The air is fragrant with the scent of blossoming flowers, ripening fruit and fecund vegetables. Bees buzz gently in the background, and in the distance, you might catch a glimpse of a tree shrew scampering up a hardy trunk. There is a sense of fertility here, of soil and toil, growth, bloom and green – the colour du jour wherever your eyes choose to rest.
We are standing in the middle of Sce Hwai Phang’s verdant garden in a leafy Petaling Jaya suburb. Phang, better known as CY, is a horticulturalist who has transformed her rented property into a veritable edible garden, filled with 200 herbs, vegetables and fruits that she grows herself with the help of her mother, a gardener and some part-time help.
“When I first came here, there were some common herbs like lemongrass, pandan, curry leaves and bunga kantan. But other than, the space was quite bare. I’ve stopped counting how many things I have now because they change. At any one time, there are easily 100 to 200 herbs, vegetables and fruits,” says CY, who took 18 months to cultivate her edible garden, which she started a few years ago.
CY is the founder of Garden To Table (www.facebook.com/gardentotablePJ), which basically entails using fresh produce from her 2,000sq ft garden and incorporating that into delicious food, which she serves to paying customers at her adjoining private dining cafe two days a week (Tuesdays and Saturdays between noon and 4pm) when her home is open to guests.
Although she has been running this for awhile now, CY’s emphasis has shifted over the years and she now focuses her attention primarily on the garden and giving back to the community through educational demos and workshops, with the private dining aspect functioning more as a means to pay off the running costs of the garden, which can range from RM8,000 to RM10,000 every month.
Also a food stylist and culinary consultant, CY takes on independent projects, but says most of her clients are now focused on food sustainability, in line with what she herself espouses.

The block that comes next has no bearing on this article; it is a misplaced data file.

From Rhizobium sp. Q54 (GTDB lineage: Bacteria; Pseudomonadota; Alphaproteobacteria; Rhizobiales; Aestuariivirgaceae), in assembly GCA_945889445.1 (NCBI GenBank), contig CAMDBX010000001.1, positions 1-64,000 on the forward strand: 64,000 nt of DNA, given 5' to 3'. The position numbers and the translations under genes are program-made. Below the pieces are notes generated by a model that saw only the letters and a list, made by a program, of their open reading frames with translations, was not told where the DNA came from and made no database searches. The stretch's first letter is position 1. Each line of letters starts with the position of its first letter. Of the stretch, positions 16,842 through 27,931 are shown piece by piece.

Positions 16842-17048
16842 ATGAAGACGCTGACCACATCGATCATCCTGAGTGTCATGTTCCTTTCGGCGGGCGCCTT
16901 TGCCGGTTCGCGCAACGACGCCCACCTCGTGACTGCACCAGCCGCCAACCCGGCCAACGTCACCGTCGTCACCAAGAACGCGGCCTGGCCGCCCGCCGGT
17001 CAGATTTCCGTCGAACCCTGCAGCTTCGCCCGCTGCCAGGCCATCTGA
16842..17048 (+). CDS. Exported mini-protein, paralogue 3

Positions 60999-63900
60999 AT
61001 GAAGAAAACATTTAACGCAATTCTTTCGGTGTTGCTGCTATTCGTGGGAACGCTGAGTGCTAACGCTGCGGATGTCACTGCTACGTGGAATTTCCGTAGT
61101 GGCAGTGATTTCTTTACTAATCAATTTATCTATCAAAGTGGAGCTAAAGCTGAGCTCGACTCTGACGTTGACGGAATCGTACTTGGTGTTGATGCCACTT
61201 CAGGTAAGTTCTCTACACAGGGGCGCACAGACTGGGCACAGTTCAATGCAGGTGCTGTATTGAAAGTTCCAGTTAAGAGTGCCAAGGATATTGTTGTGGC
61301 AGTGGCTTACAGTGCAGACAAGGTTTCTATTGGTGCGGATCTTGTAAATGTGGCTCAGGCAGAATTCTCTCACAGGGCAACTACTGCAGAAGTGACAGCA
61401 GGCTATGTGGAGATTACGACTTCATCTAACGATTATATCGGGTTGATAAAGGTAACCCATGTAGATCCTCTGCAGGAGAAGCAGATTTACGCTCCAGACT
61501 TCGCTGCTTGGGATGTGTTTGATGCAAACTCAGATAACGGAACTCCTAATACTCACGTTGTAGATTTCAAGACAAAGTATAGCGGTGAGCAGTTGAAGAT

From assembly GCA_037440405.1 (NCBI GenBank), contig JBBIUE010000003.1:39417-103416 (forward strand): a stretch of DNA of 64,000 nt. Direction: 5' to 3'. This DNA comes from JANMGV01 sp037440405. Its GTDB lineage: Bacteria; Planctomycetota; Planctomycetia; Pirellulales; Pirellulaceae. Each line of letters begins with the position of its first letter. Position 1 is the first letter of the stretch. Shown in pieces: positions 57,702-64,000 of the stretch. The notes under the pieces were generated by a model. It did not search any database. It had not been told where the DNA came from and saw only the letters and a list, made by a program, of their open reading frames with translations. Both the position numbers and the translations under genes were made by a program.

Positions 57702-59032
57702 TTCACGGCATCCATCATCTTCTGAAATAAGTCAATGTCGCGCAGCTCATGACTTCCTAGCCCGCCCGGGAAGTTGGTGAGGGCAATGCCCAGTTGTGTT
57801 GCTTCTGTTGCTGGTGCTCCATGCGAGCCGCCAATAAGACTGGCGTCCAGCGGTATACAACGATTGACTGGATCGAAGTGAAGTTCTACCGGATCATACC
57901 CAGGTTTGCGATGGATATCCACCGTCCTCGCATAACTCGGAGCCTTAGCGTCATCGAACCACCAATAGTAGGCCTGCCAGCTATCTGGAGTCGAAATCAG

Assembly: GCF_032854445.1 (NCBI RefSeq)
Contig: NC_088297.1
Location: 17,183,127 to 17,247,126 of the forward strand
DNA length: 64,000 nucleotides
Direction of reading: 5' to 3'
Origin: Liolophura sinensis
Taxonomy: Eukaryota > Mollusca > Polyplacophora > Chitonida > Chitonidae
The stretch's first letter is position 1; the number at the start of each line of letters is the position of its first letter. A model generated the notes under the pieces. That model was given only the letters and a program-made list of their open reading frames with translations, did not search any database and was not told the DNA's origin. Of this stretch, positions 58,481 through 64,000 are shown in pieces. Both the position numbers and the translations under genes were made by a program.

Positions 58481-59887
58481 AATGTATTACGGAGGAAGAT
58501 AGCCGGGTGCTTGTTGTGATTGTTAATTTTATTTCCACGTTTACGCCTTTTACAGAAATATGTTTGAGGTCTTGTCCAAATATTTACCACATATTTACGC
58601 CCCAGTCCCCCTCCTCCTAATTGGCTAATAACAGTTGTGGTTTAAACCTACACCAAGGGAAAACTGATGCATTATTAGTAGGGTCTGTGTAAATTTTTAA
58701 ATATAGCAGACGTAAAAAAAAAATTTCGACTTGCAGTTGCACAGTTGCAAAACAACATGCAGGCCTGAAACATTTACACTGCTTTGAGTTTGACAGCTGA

CY’s main idea behind Garden To Table is to encourage more people to have their own edible gardens at home. “We want to make people grow more and cook more at home, because it’s very hard to find any urban farms. Yes, you can go to farms in Semenyih and Janda Baik, but I feel we should not marginalise farming away from the city.
And now, the trend is changing, it’s more people-centred, not business-centred. People know what they need to do, but they don’t know how to do it. So we have a large space to show people the diversity of what we can grow,” she says.
This diversity includes plenty of local produce like curry leaves, turmeric, bunga kantan, four-winged beans, blue pea flower, chillies, okra, pineapples and lime as well as more unusual herbs, fruits and vegetables like tarragon, lemon verbena, bay leaves and even figs.
“Originally I wanted this place to be more like a French Provence-style garden, but that’s just a dream. Because if you look at the overall profile of Mediterranean fruits like figs, you need a distinctive cold and dry weather or hot and dry weather to stimulate production. They can fruit here throughout the year, but they will not have the taste profile of figs. The ones grown here are sweet but don’t have that intense flavour,” she says.
Roots, shoots and all
CY’s garden functions as a natural ecosystem. Her compost is derived from 90% food waste and she doesn’t use any pesticide. One of her main concerns when planting new trees or plants is whether they attract insects like bees (she has bee hives in the garden too).
“We want to grow things that will attract bees and provide food for them. So we have fruits like guava, kedondong, passionfruit, bananas, pineapples – these are what the bees like. And we have a lot of flowers which also attract bees. So whenever possible, the plants are edible and if not edible, they provide food for the bees,” says CY.
CY is also an avid advocate of utilising as many parts of different plants as possible. Through the course of her work, she has discovered multiple uses for leaves, shoots and flowers, which she now incorporates into her food preparation.